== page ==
Founding Farmers

By Ben Adler

I’m not one to usually praise the dining options in D.C. And with good reason. But I’ve been twice now to a very solid restaurant called Founding Farmers. Granted, they made us wait 20 minutes past our reservation time for a table. And, granted, the service both times has left much to be desired. Forgotten appetizers, and no returning to offer a second drink are only two of the offenses. But D.C. restaurants always have bad service unless they are over-priced tourist traps.

At least at Founding Farmers the food is good. I cannot be bothered to remember what their shtick is (organic? it’s certainly not locally grown, it’s not a seasonal menu.) What I can remember is that the food is tasty in an unfussy way. The bacon lollies — they are cooked with brown sugar, are decadently scrumptious. The short rib was superb, as was my cousin’s pot roast, and my salad. Don’t get the roast beef, which is underwhelming. But I appreciated the extensive and reasonably priced menu, and saw any number of things I would like to go back and try. Hopefully they’ll remember to bring them to me.


7 responses to “Founding Farmers

  1. No joke, this post showed up in my feed right after an Atlantic food post that states in the first line “Does Local Have to be mediocre? Take Founding Farmers, a hip locavore spot in D.C. The eco-friendly ethos is great; the food is not.” Awwkwarrdd.

  2. Q: What’s the only way the IFA could be better?

    A: If they invited Zeke Emmanuel to write a guest post.

    (I’m guessing Zeke probably has enough going on with the whole working in the White House thing, but he does find time for the Atlantic, so why not you guys?)

  3. I ate at Founding Farmers last weekend and thought it was very good. The prosciutto flatbread was excellent (I should probably note that my parents make the prosciutto, so I’m a bit partial; although that also means my standards for dishes with prosciutto are high). The farmer’s tea (sweet tea) was also great (sweetened with honey). It seems like Emmanuel’s problem was with the style: pretty simple, classic American cooking. It’s not super fancy, but it’s also not really all that expensive ($20 entree level).

  4. Aceckhouse,
    My dad got the prosciutto flatbread and raved about it. Pace Arlene, there’s a difference between good and great. I wasn’t stunned. It wouldn’t be a big deal in NY. But it’s a good restaurant, and some of the dishes are very reasonably priced.

  5. It seems to me that both this review and the Atlantic review are a bit unfair. At least here, Adler has been twice, but to not do any research (“I cannot be bothered to remember what their shtick is” seems to be not much effort, since the waiters generally tell you about the communal owners, the LEED aspects of the restaurant, the nature of the food’s origin, etc.) seems to be brazenly unconcerned with the review. As well, claiming that all of Washington’s service is poor is so general and unqualified that it becomes a meaningless criticism, and is really a front for mere attitude. As a Washingtonian, I find it offensive and a trait that only non-Washingtonians seems to have. Ain’t it fun to make faces at the “provincial” folks? Bleh.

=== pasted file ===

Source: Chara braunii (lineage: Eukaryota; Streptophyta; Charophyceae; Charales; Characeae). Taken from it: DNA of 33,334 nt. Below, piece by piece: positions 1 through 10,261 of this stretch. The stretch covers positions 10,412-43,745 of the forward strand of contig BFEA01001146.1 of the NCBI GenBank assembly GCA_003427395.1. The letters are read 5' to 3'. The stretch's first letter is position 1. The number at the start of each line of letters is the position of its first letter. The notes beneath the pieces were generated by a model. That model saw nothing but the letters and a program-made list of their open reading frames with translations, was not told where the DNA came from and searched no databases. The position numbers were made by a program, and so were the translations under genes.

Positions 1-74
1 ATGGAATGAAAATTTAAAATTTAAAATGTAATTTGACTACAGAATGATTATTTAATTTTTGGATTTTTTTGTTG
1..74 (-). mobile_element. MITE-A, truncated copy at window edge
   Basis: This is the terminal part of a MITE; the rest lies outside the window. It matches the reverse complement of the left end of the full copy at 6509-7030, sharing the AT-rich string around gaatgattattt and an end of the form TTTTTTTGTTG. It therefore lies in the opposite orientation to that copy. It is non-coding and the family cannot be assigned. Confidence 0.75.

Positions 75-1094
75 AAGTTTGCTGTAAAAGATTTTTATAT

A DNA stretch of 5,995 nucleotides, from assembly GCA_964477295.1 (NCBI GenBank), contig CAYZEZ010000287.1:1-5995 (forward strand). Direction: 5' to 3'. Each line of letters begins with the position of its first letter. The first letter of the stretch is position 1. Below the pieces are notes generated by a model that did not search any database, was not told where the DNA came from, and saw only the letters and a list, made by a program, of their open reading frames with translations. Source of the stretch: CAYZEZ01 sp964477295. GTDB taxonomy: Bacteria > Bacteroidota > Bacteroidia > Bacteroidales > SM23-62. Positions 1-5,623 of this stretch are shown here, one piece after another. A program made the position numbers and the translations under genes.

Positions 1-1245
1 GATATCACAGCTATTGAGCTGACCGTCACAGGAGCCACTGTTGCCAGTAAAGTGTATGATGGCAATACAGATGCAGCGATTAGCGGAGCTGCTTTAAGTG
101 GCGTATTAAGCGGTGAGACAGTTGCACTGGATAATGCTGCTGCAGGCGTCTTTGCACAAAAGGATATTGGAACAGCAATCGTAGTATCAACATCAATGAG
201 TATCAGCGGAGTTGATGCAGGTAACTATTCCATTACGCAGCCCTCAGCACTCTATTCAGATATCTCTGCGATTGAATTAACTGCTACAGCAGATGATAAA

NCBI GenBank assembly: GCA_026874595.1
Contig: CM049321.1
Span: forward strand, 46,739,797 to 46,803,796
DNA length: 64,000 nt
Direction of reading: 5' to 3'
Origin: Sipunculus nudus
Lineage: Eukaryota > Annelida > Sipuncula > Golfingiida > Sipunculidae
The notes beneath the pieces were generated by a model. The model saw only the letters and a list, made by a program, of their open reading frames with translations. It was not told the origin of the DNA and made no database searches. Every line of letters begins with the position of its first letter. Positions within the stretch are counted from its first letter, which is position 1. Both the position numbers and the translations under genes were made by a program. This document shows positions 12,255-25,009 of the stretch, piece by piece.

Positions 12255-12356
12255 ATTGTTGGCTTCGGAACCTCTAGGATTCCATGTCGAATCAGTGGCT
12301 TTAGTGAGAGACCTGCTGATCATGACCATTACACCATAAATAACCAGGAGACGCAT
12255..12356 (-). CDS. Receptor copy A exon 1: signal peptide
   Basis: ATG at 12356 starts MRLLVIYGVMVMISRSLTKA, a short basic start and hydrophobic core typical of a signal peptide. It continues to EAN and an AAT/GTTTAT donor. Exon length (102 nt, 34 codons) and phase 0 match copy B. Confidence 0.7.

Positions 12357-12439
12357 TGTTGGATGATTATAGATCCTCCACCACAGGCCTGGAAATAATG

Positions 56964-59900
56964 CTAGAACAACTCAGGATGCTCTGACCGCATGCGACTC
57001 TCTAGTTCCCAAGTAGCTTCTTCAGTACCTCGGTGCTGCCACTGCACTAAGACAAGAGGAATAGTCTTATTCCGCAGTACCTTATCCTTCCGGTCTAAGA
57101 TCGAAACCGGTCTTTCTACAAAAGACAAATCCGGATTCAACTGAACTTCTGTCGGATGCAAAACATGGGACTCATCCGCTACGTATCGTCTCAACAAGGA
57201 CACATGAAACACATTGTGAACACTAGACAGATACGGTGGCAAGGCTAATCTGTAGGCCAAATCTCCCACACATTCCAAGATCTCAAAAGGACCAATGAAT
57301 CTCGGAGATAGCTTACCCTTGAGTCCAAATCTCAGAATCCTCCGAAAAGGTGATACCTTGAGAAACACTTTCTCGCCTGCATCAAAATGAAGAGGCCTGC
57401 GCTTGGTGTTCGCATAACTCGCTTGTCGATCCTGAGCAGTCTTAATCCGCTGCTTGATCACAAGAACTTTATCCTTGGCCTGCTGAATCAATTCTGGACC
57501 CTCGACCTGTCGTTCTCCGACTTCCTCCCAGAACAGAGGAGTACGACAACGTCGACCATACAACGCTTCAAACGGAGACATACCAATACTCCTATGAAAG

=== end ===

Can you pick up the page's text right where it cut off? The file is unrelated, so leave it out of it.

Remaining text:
I have eaten at FF and have very much enjoyed it; the scallops are wonderful, by the way. And yeah, only vegetarians don’t like the bacon lollies.

  6. For any “locavores”, Food Matters, Alexandria > Founding Farmers, DC

    The former is “the real deal” for supporting local farmers.

    At Founding Farmers, which I *really* wanted to like, the concept is merely a marketing strategy. When I ate there in February, the flavor of the mostly CA and Florida-grown cuisine was decent, a solid option before a show at the Lisner auditorium. But it’s not at all worth the trek for anyone seeking a venue that celebrates VA/MD/DC-grown ingredients. That you will find elsewhere.

  7. Since I live in Foggy Bottom – I go to Founding Farmers more than the average DCer. The reasonable prices are the real reason I keep going back. For under $20 I can have a better than average dinner – and try something different each visit.

    The salami and ricotta flatbread is a favorite, as is the signature salad with hidden figs is incredible. I actually prefer their sandwiches and appetizers to their most expensive entrees as far a new, interesting tastes.

    my real pet peeve — every dish – from their burger to their sirloin comes on the same ugly plate. if there was one thing i learned from my hours of iron chef- is that presentation matters for about 25% of the overall score.

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